July 11 (Bloomberg) -- Ireland’s economy may have contracted for a third consecutive quarter in the first three months of the year, as consumers held back on spending and the euro-region debt crisis curbed export growth.
Gross domestic product may have fallen by 0.4 percent in the first quarter from the previous three months, according to the median estimate of eight economists surveyed by Bloomberg. The economy shrank 0.2 percent in the fourth quarter. The figures from the Central Statistics Office, which may include revisions of earlier numbers, will be released at 11 a.m. tomorrow in Dublin.
Irish Finance Minister Michael Noonan forecast in April the economy would expand by 0.7 percent this year after it returned to growth on a full-year basis for the first time in four years in 2011. Yet the weakest patch in global growth since the end of the 2009 recession is threatening Ireland’s export-led recovery, and Irish unemployment has risen to the highest level since 1994.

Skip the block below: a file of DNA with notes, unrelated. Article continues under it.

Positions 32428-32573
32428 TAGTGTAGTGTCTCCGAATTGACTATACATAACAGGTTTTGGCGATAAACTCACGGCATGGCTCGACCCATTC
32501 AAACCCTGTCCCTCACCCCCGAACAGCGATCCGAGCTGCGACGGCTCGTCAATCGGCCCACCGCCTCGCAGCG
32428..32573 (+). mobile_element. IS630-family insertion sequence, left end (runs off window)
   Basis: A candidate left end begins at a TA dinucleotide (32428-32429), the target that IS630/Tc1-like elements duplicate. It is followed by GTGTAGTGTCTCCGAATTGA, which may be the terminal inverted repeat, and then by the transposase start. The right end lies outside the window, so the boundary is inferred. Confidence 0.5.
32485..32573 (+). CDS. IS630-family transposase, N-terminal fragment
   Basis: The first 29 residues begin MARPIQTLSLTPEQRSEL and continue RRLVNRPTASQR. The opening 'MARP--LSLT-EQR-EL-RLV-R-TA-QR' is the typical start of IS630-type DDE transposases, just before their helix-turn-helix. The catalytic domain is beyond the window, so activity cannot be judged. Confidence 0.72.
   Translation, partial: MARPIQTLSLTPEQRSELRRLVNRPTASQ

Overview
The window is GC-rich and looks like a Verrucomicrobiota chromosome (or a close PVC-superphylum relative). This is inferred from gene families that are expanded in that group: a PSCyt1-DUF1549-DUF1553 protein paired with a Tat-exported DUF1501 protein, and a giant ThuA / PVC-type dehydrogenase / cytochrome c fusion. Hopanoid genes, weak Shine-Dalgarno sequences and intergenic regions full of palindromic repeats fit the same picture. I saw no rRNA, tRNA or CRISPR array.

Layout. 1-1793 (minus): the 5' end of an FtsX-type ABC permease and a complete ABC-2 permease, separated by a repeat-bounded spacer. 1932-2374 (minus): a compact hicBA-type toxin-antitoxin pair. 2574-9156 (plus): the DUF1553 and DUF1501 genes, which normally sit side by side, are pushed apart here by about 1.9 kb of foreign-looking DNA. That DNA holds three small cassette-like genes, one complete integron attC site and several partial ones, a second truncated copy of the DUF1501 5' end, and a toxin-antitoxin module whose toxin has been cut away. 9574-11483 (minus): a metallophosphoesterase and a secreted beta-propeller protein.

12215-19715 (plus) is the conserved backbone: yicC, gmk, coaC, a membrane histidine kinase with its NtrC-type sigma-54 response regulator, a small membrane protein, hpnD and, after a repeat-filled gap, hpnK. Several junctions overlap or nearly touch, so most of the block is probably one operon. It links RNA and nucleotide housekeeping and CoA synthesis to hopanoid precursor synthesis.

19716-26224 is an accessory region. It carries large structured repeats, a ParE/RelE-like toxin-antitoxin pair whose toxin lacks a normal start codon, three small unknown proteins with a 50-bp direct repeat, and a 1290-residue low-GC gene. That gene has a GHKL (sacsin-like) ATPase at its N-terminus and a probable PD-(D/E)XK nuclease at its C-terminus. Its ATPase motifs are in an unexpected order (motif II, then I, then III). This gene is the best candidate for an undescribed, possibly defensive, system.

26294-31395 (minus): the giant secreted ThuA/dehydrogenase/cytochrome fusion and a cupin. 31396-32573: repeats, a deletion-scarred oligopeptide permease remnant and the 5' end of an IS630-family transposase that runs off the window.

“First quarter data will most likely show the economy falling again, and that the government’s forecast is out of reach,” said Michael Saunders, an economist at Citigroup Inc. in London, who estimates the economy may have shrunk by 0.7 percent in the first quarter. “It is not because of any failings of the Irish government but the weakness of the euro area economy and the U.K. economy.”
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